Chandeleur is a distinctly French tradition, which essentially consists of getting together with friends and family, eating crêpes and drinking cider — not a bad way to celebrate the halfway point of winter, no? There are an increasing number of French-themed business in mid-Michigan, and we’ve teamed up with one of the most high-profile ones —For Crêpe Sake, a crêperie in downtown Lansing — to throw the Chandeleur Party on Sunday, Feb. 26 from 3-5 p.m. There will be crêpes, cider, activities for the kids, a French lesson and more. The grown-ups will even get a chance to try their hand at crêpe fipping, which can be surprisingly difficult until you develop a technique. More details here.

Next month, I’ll be introducing Metro Lansing to the French celebration of Carnaval. While most Americans are aware of the French roots of Mardi Gras (Fat Tuesday) — or, as I hear that it’s called here in Michigan, “Paczki Day” — most aren’t as familiar with Carnaval (Carnival), which is big in southern France and throughout the Caribbean, where there are many French departments and therefore a lot of French history. That party will be held March 26 at Hannah’s Koney Island in East Lansing. More details here.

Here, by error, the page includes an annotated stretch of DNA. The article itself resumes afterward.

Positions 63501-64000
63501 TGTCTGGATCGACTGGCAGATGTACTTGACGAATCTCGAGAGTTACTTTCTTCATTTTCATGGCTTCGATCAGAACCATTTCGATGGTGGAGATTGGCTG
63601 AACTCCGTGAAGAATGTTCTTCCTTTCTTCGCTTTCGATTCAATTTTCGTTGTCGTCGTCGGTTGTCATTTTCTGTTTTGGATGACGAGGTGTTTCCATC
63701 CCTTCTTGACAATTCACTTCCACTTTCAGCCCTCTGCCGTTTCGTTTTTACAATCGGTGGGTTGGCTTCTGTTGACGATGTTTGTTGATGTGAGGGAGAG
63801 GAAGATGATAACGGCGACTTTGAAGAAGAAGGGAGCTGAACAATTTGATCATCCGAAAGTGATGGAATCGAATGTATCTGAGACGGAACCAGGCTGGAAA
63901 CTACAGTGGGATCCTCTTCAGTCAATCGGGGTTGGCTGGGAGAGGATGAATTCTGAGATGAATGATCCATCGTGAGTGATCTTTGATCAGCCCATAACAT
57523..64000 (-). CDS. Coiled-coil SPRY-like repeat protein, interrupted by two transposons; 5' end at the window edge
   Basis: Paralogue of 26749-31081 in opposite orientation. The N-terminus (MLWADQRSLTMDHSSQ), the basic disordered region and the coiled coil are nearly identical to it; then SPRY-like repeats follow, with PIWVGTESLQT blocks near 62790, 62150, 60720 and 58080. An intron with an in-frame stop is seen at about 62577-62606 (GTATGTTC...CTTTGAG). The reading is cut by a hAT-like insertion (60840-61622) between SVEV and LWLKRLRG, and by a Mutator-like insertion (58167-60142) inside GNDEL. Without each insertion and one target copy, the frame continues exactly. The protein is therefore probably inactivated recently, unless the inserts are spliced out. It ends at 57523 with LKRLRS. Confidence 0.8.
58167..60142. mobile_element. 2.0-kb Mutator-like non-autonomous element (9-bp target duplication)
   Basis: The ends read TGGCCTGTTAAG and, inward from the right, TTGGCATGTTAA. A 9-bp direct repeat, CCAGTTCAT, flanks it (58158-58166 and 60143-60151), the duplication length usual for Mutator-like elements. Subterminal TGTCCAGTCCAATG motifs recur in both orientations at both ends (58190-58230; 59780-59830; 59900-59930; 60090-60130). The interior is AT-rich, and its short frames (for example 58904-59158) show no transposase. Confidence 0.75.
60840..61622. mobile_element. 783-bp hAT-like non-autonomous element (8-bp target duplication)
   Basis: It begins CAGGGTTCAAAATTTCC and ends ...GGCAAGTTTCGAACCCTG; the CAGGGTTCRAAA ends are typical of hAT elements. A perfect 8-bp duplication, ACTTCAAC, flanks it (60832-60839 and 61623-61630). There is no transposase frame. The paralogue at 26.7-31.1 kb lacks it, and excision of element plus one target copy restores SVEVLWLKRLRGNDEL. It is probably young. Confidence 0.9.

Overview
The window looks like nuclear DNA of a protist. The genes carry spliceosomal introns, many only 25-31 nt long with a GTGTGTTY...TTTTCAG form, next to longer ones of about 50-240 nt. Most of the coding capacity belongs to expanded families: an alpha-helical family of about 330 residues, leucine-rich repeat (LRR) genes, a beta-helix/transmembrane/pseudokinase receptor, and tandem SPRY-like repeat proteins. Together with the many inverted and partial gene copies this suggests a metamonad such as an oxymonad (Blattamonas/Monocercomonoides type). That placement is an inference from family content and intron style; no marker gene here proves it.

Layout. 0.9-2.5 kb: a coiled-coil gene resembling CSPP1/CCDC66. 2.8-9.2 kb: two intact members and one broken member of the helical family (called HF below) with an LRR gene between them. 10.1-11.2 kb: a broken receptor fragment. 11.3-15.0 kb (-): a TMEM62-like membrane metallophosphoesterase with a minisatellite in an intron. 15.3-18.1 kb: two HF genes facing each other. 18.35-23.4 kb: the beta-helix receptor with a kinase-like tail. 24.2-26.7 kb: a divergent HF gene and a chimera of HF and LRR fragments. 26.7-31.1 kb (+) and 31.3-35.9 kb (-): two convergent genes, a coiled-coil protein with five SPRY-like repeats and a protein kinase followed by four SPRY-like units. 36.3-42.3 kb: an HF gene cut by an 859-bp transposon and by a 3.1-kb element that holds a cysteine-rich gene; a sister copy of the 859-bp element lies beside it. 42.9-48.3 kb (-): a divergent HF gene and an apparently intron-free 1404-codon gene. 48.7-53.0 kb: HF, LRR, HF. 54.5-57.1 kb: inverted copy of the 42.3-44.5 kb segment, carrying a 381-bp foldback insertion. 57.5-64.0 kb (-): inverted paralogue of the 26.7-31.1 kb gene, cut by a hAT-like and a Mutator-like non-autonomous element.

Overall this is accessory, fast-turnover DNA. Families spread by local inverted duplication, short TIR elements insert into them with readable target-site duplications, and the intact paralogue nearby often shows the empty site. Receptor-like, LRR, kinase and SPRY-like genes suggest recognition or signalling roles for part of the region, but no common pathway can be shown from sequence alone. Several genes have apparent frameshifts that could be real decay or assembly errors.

Bonne fête du travail

May 1 is May Day, the French version of Labor Day. Besides having a day off from work, we also offer lilies of the valley — or muguets — to loved ones. The lily may be the symbol of springtime and of good luck, but try telling that to my garden — at this rate, my lilies won’t flower until the American Labor Day in September!

Bonne chandeleur!

For la Chandeleur, celebrated on February 2, we eat sweet and savory crêpes and drink hard cider. This is one of my favorite holiday, because making crêpe is easy and you put everything you can think of on it. You can read more about the origin of this French holiday in the Newsletter Vol2, Issue 1.

If you have a taste for crêpes, you can visit the breakfast/lunch crêperie in downtown Lansing, For crêpe sake or make our own following Gaëlle’s recipe. Both adult and kids will have a blast while cooking and eating.